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Castelnau, O, Blackman DK, Becker TW.  2009.  Numerical simulations of texture development and associated rheological anisotropy in regions of complex mantle flow. Geophysical Research Letters. 36   10.1029/2009gl038027   AbstractWebsite

The development of Lattice Preferred Orientations (LPO) within olivine aggregates under flow in the upper mantle leads to seismic and rheological (or viscoplastic) anisotropies. We compare predictions from different micromechanical models, applying several commonly used theoretical descriptions to an upwelling flow scenario representing a typical oceanic spreading center. Significant differences are obtained between models in terms of LPO and associated rheology, in particular in regions where the flow direction changes rapidly, with superior predictions for the recently proposed Second-Order approach. This highlights the limitations of ad hoc formulations. LPO-induced rheological anisotropy may have a large effect on actual flow patterns with 1-2 orders of magnitude variation in directional viscosities compared to the isotropic case. Citation: Castelnau, O., D. K. Blackman, and T. W. Becker (2009), Numerical simulations of texture development and associated rheological anisotropy in regions of complex mantle flow, Geophys. Res. Lett., 36, L12304, doi:10.1029/2009GL038027.

Blackman, DK, Kendall JM.  2002.  Seismic anisotropy in the upper mantle 2. Predictions for current plate boundary flow models. Geochemistry Geophysics Geosystems. 3   10.1029/2001gc000247   AbstractWebsite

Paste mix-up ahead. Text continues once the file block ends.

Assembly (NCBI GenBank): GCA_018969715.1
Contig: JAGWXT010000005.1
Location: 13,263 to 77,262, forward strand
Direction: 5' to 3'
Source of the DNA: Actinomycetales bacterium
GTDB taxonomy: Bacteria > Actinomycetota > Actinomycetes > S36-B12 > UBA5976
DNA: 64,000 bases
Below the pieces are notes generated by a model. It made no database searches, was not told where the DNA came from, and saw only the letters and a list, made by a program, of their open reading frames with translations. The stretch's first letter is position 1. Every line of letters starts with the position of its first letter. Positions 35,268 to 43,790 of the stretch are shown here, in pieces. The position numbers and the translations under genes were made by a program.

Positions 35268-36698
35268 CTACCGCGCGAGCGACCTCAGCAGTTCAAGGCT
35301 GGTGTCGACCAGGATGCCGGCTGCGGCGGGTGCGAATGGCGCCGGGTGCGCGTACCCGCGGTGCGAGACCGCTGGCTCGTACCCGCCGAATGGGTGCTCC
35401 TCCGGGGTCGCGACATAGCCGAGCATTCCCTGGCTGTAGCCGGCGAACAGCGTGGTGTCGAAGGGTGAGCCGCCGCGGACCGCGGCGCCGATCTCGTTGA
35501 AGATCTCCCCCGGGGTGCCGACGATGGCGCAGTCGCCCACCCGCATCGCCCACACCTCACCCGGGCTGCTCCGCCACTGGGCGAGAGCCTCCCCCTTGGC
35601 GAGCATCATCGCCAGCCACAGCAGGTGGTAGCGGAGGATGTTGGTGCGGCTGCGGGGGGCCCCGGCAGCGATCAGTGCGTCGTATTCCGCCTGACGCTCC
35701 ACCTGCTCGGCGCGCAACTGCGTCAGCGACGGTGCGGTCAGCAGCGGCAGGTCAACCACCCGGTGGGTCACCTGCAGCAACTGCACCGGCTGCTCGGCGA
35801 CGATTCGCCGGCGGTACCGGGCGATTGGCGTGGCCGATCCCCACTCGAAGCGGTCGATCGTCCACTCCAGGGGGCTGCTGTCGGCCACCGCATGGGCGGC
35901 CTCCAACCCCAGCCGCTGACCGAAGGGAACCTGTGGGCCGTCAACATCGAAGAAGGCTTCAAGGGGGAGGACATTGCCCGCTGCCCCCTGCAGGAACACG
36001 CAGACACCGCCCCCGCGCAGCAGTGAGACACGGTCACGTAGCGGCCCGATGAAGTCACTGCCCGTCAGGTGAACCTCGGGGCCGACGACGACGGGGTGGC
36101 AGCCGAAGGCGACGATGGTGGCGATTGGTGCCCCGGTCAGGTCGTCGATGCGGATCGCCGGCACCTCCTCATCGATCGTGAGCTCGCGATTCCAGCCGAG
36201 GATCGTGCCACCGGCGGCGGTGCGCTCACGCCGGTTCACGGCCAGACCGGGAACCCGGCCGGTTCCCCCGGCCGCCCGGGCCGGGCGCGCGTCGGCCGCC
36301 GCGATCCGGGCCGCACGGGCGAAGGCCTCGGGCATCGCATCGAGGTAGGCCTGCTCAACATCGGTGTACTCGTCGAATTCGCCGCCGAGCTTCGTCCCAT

[1] The anisotropic seismic structure due to flow-induced mineral alignment is investigated for a series of models designed to simulate deformation in the upper mantle within a few hundred kilometers of a plate boundary. The orientation distributions of olivine: enstatite aggregates evolve along streamlines of each flow model, based on each grains plastic response to the local stress/strain field. The effective elastic tensor for these textured aggregates provides predictions of P wave anisotropy and shear wave splitting throughout the model space. P and S travel time delay patterns and fast shear wave polarization angles are found to vary significantly with incidence angle for a given model. Comparison of predicted fast P direction for our method versus a finite-strain based estimate shows that agreement is acceptable for much of the model space, but notable differences occur in regions up to several tens of kilometers in size. Two-dimensional models of spreading center flow are presented for slow and fast rates and for several cases in which the ridge migrates over the deeper mantle. The effect of flow in the third dimension is addressed in a few calculations. For one comparison of flow in the mantle wedge at a subduction zone, the introduction of trench parallel flow causes significant changes in the predicted patterns of P wave anisotropy (magnitude, more than orientation) and SKS splitting.